On my Integrity Talk Radio show this past week I made the following comments as a tribute to the late Senator Edward (Ted) Kennedy:

"It wasn’t exactly a secret that Senator Ted Kennedy, who died earlier this week, was the lion of liberalism in the United States Senate… During his nearly five decades as a US Senator, the last remaining brother of the political trio of assassinated President John F. Kennedy and assassinated Presidential candidate Bobby Kennedy, was an ongoing champion of liberal strategies for addressing civil rights, education, the economy, and health care reform… Several hundred of the more than 2500 bills he authored during his 46 years in Congress were signed into law… Despite a number of glaring integrity deficits in his personal life, he was also the deeply beloved patriarch of the remaining Kennedy clan…

"But, most of all, Ted Kennedy was perhaps the last of a dying breed of Democratic Senator… He was the liberals’ undisputed master at carving bi-partisan agreements… He was able to appreciate and make room for points of view that were different from his own… He inspired those around him to remember the higher goals that joined all of them together as elected representatives… And he never resorted to personal attacks on anyone’s character… Senator Kennedy deserved the deep respect he earned from so many Republican Senators, like John McCain and Oren Hatch, because he was a pragmatist who knew when and how to compromise in order to break congressional gridlock in the name of serving the public… Kennedy was a master of compromise who consistently placed serving the American people ahead of his liberal ideology…

"While I have said repeatedly that the age of compromise is over, and that synergy is the problem-solving strategy best suited to creating sustainable solutions, I honor Ted Kennedy for having masterfully maximized what compromise is capable of doing… And I fervently hope that the huge vacuum his departure has created will make room for another Democratic Senator to emerge who has Kennedy’s bipartisan commitment, and his extraordinary gifts at negotiation, but who, unlike Kennedy, becomes the Senate’s first lion of synergy rather than compromise."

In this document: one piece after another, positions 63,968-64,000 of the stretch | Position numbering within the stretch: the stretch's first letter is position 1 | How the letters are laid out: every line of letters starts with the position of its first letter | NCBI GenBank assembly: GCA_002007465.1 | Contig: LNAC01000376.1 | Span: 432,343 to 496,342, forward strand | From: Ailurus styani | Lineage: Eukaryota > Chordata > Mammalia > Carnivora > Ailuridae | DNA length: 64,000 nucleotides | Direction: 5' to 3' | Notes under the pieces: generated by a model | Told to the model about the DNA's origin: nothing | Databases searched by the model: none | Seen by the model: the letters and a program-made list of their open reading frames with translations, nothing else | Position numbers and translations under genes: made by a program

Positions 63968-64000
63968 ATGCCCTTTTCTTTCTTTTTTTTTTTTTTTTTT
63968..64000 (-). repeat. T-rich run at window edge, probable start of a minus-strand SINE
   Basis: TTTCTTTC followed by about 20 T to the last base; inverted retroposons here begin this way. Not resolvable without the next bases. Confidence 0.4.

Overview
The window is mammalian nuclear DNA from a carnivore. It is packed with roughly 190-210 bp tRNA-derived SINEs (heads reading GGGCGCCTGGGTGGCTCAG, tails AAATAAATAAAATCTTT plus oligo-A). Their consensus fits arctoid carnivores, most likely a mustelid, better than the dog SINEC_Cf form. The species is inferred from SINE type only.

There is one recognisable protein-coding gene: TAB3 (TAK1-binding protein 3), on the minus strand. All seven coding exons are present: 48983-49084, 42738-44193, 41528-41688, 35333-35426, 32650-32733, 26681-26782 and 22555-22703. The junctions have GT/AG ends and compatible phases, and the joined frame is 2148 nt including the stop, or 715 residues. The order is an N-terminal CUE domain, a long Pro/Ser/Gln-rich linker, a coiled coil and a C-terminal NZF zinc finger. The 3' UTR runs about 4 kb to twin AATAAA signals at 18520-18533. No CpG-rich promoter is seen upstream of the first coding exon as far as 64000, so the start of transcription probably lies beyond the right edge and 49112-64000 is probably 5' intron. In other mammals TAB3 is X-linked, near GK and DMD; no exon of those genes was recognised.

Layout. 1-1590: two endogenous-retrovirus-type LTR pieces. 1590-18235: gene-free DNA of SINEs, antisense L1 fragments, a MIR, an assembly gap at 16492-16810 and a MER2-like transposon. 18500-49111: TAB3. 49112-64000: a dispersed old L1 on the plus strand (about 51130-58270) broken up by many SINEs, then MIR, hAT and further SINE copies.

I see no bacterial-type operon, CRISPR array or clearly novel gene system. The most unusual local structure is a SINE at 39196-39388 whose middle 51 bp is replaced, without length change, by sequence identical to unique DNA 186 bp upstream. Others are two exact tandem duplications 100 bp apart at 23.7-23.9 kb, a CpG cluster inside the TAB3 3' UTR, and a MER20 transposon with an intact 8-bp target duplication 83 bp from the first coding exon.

Senator Kennedy was by no means a poster child for impeccable life-long integrity, as anyone familiar with his personal life knows full well. But, as his namesake son, Teddy junior, so beautifully described in the following eulogy during his father’s funeral, his father was a work in progress throughout his life. Ted junior’s stories about his father provide a profile of the particular ways his father did exhibit wonderful integrity with his family and as a public servant. It appears that during his second marriage he also gradually grew into embodying a level of personal and marital integrity that appear to have been integrity deficits of his when he was younger.

Ted Kennedy, Jr., eulogy of his father, Part 1:

Ted Kennedy, Jr., eulogy of his father, Part 2:

I watched the videos of a number of eulogies, but watching Ted Kennedy’s son’s eulogy helped me realize that I had never gotten over the Chappaquiddick incident, or how long it took Senator Kennedy to finally deal with his alcoholism. Listening to his son healed the judgmentalism I didn’t know I still held toward his father.

For me, Ted Kennedy was a deeply human Profile in Integrity, not some theoretical perfect ideal of three-dimensional integrity. He appears to have learned from his significant integrity deficits rather than having remained locked in them til death do he part. For this reason he has become an inspiration to me, and a reminder to all of us, about how growing into 3D Integrity is a life-long journey, not an end point that most of us achieve at a young age.